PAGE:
The cannonball into the pool of the digital music download market came in September 2007 when retail giant Amazon launched its own long-awaited music download service, featuring an entire DRM-free music catalog from both EMI and Universal Music Group, as well as a number of smaller independent labels. By leveraging its enormous existing customer database, distributing a free program that tied into Apple’s iTunes music software, and undercutting the pricing on iTunes’s DRM-free offerings, Amazon positioned itself as the first major competitor to iTunes.
Apple responded the next month by dropping the 30-cent premium on its DRM-free tracks—they would cost 99 cents just like protected songs—and announcing that it had struck deals with independent labels to bring an additional two million tracks of DRM-free music to iTunes. That brought iTunes’ total of DRM-free tracks close to half of its 6 million song catalog. (It’s impossible to know for sure since Apple has not released exact numbers and declined to offer more detail.)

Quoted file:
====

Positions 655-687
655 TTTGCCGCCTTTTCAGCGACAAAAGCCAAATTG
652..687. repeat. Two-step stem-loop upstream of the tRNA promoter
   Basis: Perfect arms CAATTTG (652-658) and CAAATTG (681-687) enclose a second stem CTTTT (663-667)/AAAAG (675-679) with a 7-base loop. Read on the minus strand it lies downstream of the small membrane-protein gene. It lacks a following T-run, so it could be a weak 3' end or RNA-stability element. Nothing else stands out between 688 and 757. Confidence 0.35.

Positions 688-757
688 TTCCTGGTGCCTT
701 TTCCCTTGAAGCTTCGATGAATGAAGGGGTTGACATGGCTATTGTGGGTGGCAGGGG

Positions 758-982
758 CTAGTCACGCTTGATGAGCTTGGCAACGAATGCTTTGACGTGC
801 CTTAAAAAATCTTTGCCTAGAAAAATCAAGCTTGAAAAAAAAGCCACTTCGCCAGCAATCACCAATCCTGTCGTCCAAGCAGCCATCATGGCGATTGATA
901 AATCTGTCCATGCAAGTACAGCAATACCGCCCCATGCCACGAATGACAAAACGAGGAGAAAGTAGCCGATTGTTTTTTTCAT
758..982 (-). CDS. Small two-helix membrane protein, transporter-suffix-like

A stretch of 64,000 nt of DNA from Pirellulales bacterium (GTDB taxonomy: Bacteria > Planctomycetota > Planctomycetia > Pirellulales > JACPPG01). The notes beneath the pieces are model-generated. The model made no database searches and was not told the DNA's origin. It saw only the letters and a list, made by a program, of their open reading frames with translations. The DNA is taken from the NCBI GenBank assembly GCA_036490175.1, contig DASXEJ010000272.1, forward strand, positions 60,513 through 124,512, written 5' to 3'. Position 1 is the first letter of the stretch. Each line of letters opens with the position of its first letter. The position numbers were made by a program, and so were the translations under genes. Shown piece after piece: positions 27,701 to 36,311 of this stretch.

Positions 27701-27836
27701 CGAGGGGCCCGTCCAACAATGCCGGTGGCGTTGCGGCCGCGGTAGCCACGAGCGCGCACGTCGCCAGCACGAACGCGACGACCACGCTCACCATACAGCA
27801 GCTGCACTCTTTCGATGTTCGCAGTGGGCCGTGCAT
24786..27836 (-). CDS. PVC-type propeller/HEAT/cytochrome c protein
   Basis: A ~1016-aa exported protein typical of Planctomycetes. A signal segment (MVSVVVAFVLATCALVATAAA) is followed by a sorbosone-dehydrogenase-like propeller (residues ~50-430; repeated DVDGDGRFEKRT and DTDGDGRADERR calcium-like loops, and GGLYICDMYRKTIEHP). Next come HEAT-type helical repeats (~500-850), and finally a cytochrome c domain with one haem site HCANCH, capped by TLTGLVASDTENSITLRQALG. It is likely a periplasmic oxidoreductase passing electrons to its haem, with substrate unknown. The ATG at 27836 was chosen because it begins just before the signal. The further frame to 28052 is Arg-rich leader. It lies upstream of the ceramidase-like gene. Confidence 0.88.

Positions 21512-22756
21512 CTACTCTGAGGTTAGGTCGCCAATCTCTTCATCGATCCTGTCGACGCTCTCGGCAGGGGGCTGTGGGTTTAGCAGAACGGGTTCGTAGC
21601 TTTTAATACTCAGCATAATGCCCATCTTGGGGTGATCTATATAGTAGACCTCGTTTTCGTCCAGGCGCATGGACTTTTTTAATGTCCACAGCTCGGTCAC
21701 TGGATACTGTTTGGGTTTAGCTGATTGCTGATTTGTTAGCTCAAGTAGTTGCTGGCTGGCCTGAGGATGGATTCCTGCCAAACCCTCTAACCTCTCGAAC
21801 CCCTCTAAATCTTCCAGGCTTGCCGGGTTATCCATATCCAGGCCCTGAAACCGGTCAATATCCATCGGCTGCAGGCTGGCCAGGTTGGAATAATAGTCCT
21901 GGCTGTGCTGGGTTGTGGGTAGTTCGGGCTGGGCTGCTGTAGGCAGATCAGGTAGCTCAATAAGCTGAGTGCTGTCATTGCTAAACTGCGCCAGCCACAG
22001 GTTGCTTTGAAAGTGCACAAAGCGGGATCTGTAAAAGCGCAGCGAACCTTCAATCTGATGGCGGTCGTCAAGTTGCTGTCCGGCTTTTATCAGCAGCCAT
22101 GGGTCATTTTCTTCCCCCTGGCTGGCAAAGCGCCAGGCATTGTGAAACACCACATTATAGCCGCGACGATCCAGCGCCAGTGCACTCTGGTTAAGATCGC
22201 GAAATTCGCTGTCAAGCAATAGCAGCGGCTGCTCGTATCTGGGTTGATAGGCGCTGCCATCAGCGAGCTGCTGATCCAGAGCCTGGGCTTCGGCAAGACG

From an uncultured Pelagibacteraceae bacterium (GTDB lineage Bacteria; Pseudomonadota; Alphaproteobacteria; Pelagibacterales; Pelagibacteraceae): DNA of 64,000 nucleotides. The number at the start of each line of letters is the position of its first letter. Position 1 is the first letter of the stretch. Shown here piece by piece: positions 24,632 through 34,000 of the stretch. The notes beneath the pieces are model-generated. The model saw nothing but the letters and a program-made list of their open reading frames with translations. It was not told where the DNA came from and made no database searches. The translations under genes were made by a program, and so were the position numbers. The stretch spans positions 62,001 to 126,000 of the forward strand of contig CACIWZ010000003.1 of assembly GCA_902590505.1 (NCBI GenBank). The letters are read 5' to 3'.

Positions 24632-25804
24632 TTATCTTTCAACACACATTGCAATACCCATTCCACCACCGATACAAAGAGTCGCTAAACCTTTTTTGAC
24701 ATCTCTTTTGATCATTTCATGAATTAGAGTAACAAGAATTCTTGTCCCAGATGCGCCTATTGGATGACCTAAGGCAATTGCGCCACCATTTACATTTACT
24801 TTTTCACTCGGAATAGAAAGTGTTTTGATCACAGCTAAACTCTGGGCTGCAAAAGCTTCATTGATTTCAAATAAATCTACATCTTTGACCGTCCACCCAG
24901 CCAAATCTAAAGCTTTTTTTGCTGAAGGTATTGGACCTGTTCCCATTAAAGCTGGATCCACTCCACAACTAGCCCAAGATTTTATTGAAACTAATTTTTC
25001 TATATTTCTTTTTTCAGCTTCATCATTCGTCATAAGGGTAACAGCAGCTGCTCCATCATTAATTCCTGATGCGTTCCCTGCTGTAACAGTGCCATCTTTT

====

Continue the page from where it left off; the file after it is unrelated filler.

Meanwhile, iTunes rivals have picked up momentum on the DRM-free front. Earlier this year, Amazon picked up the other two big record companies, Sony BMG and Warner Music Group, making it the first digital music site to boast DRM-free tracks from all the major labels and boosting its total catalog to 5.2 million songs. Just this past week, former music-sharing site Napster reinvented itself by launching an all DRM-free service and claiming the crown of largest MP3 catalog around with over six million songs. And in April 2008, Sony, Universal, and Warner also announced deals to distribute DRM-free tracks on News Corp.’s popular social-networking site, MySpace.